There was great anger in Jordan, Egypt and the PA over the statements of Prime Minister Netanyahu and Ministers Itamar Ben Gvir and Bezalel Smotrich who publicly denied the conclusions reached at the Aqaba meeting and even disparaged them, especially with regard to the Israeli agreement to freeze construction in the settlements for a few months in exchange for the Palestinians to withdraw from the UN Security Council their proposal to condemn Israel for expanding construction in the settlements.
The Biden administration hastened to reassure the Arab partners in the meeting through diplomatic channels and explained to them that Netanyahu and his ministers are in denial because of the internal political game in Israel in order to maintain the integrity of the coalition, however, it is clear that Israel is not at all satisfied with what was imposed on it at the Aqaba meeting.
Senior American officials explained that Israel will have to fulfill its commitments at the Aqaba meeting in order to maintain its credibility in the eyes of the American government and in the eyes of the Arab partners.
A senior Palestinian official said that it is unthinkable that Israeli officials who participated in the meeting such as the head of the National Security Council, the head of the Shin Bet, the director general of the Ministry of Foreign Affairs and the coordinator of operations in the territories would deny the agreements they gave during the meeting on behalf of the political echelon in Israel.
Jordanian officials confirm that the weakest side in the Aqaba meeting was actually the Palestinian Authority’s side.
In fact, the weak Palestinian Authority has no economic and security power to meet its obligations, the Hamas movement, which was not invited to the meeting, is the strongest military force in the field and it can easily torpedo the Aqaba meeting results through terrorist attacks in Judea and Samaria and firing rockets at Israel from the border of the Gaza Strip.
On March 17, a follow-up conference is expected to convene in Sharm el-Sheikh to the meeting that was held in Aqaba, until then the Supreme Joint Security Committee is supposed to convene to formulate security agreements on the war on terrorism and the Supreme Civilian Committee is supposed to formulate confidence-building measures in the economic field.
Hussein al-Sheikh, Secretary General of the PLO Executive Committee, who was one of the Palestinian representatives who participated in the meeting in Aqaba, told the Al-Arabi Al-Jadid newspaper on February 27 that no American security plan was presented at the meeting in Aqaba.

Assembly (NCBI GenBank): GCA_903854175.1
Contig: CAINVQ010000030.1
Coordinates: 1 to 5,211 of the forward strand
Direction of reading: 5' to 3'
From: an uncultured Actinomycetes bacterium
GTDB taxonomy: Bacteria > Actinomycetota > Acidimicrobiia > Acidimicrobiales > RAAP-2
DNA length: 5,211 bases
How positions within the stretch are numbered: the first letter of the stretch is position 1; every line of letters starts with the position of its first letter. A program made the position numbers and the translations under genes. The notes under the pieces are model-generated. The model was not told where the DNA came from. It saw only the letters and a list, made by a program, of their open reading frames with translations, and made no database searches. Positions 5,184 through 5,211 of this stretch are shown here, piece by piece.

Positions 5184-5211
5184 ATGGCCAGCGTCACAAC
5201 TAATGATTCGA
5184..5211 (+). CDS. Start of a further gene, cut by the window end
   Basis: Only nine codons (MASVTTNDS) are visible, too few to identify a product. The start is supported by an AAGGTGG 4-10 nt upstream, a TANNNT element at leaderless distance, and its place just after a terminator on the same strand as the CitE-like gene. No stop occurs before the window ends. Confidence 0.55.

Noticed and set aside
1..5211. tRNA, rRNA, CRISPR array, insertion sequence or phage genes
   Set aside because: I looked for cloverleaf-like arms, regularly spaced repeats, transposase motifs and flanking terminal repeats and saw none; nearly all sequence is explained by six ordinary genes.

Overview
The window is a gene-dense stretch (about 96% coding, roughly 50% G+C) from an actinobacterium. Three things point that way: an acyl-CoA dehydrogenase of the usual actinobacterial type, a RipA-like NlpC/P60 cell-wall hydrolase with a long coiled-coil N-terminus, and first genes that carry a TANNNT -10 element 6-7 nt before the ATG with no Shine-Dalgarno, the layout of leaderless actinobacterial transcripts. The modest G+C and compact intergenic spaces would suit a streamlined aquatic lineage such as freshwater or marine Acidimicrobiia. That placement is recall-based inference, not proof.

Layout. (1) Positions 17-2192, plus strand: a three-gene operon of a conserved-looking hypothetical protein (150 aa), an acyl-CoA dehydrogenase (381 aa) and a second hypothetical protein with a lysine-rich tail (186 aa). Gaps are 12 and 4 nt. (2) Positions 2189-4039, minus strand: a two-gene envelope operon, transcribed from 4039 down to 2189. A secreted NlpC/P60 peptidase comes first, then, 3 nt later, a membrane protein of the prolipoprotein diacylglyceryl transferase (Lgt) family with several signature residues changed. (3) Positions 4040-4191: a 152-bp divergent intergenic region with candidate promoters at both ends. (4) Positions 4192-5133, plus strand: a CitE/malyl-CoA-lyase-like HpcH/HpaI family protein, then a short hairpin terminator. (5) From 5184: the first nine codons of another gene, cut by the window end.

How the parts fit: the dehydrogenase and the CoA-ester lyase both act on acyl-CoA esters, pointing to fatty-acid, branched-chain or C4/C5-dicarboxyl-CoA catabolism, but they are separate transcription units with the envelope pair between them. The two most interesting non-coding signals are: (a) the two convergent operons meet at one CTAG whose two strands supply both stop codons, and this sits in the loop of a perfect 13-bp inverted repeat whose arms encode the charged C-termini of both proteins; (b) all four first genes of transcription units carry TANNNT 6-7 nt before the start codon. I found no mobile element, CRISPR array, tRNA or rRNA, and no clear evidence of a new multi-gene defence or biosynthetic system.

He said that the meeting was political and security wise and that the security coordination between the PA and Israel is still frozen.
He noted that the Palestinians handed over a .document with 13 demands
Senior PA officials said that the among the Palestinian demands were the following demands:
- Stopping construction in the settlements.
- Preserving the status of Jerusalem, stopping the damage to its historical identity and legal status of Jerusalem.
Stopping the closure of Palestinian institutions in East Jerusalem and allowing elections to be held in East Jerusalem.
- Stopping the IDF’s invasions of Palestinian cities.
- Ending the freezing of Palestinian tax money
and stopping the house demolitions.
- Stopping operations to deport Palestinians from their homes.
Release of prisoners including women, children, the sick and those arrested before the Oslo Accords
As mentioned, the first agreements reached at the Aqaba meeting are mainly procedural and very fragile, it is possible to move forward with the agreed outline but this depends on there being a security calm without terrorist attacks and also without Palestinian deaths from IDF fire.
The terrorist organizations are investing a great deal of effort to carry out attacks in the West Bank and in Israel in order to bring about a new intifada in the month of Ramadan and to stop any negotiations that began at the meeting in Aqaba.
The Palestinian Authority hopes that the discussions will lead to the renewal of negotiations and the creation of a new political horizon based on the two-state solution, but it is more likely to assume that the expected wave of terrorist attacks will sabotage any chance of resuming political negotiations.